We have completely blocked one of the winding lanes leaving Woodville as the herd is turned down the road. The working dogs snap at the heels of the cows as they push them along. There are so many cows one wonders for a moment whether you  would  be crushed if they stampede. John's border collie is meant to be at the front of the pack but is working at the back as he responds to John's verbal signals. The border collie lurks behind a few stubborn cows then nips at them as the cows briefly challenge the dog then retreat. A couple hundred heifers are in the pasture on the other side of the road and crowd the fence trying to join the larger herd. Traffic, if there were any on this almost abandoned road, would not be able to pass as the animals have taken over a ¼ mile of unpaved roadway. The cattle kick up dust on their way to the other pasture. The herd moved to the new location the cowboys return to their never ending task of maintaining the fences.


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What Happened to All the Silos?



Drive across the landscape in Virginia and the observant person notices that practically all of the silos here are no longer in use except on some dairy farms. Instead of being used to store silage—that is, grain that is fermented so that it will not spoil—trees are growing up through the middle of these ghosts of the landscape which have not been used for some years.


There is an old saying which is very much true for those who bale hay: “Make hay while the sun shines”. When you cut hay you have to let it dry for a couple of days in the sun before you bale it up. Otherwise if you bale it damp it will rot. Not so for what is called “bailage”. This is grass which is cut then baled straight away and wrapped in air tight plastic. The bales ferment turning into something akin to vinegar. Cattle love it, the cow hands at the 7,600 acre Eldon Farms in Rappahannock County say they even lick up the juice from the plastic and the ground.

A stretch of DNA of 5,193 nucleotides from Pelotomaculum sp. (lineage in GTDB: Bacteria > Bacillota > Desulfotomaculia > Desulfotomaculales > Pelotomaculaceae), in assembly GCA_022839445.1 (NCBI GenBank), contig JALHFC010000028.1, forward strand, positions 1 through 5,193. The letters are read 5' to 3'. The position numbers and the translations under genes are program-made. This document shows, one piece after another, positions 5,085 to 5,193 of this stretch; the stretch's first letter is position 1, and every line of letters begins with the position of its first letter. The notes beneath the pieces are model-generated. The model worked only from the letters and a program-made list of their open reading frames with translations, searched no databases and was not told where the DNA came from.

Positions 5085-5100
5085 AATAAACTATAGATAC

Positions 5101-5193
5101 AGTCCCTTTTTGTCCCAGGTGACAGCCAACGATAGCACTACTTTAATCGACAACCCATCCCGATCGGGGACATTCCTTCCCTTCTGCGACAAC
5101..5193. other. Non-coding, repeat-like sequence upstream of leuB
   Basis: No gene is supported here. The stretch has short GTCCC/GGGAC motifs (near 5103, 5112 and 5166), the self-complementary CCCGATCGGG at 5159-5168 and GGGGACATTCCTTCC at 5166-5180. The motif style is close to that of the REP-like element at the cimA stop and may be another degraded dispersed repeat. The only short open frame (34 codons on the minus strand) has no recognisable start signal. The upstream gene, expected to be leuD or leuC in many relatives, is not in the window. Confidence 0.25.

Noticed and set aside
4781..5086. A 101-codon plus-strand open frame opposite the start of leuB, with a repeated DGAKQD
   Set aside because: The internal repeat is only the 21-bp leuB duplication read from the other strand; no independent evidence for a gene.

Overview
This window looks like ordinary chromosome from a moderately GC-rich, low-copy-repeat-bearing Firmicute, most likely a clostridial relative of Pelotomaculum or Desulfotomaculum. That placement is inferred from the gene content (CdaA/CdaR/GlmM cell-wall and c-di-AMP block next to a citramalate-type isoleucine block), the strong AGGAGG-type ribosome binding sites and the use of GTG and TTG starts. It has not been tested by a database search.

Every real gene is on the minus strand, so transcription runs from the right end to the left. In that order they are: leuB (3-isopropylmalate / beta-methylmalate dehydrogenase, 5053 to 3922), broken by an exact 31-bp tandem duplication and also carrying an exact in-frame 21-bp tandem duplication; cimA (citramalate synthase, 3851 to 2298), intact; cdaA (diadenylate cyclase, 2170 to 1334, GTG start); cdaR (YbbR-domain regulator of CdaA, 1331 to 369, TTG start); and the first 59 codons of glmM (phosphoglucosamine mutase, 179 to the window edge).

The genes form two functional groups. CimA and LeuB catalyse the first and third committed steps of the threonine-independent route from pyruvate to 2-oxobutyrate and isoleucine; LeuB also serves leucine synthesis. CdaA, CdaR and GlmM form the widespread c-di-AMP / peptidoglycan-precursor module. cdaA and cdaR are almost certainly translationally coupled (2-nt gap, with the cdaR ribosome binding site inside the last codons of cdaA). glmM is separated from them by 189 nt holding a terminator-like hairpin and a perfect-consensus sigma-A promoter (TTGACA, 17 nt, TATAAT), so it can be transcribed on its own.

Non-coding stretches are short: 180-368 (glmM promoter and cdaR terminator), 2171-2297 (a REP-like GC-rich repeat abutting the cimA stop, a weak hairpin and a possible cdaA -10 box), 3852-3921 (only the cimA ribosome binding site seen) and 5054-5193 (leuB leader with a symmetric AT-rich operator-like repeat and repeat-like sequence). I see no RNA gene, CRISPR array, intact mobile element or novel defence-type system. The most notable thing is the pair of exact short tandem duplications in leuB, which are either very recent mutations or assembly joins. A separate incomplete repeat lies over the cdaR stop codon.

In the past sillage was made by lifting grass or corn stalks into the anerobic (i.e. oxygen free) environment of the silo. Sillage can also be made by shoveling forage into a pit into the ground and covering it with plastic and tires. Or you can just bag up some green grass in a plastic bag and wrap it up tight.


Jim Bowen farms wheat, cattle, and hay on 3,700 acres of land in Culpeper owned by the Germans. He has been working here since 1981. His farm is well-known throughout the state having hosted the annual Virginia Ag Expo which is the largest event in the state for row crop farmers. Jim is well-positioned to explain why there are no more silos.


Standing in front of an enormous 8-tire 248 horsepower tractor in front of empty silos and functioning grain elevators Jim explains what he does here.




“I have silos and grain bins and grain elevators I don't use the silos. Mostly what we do is we use it grain for sale corn and to store [soy] beans for grain.”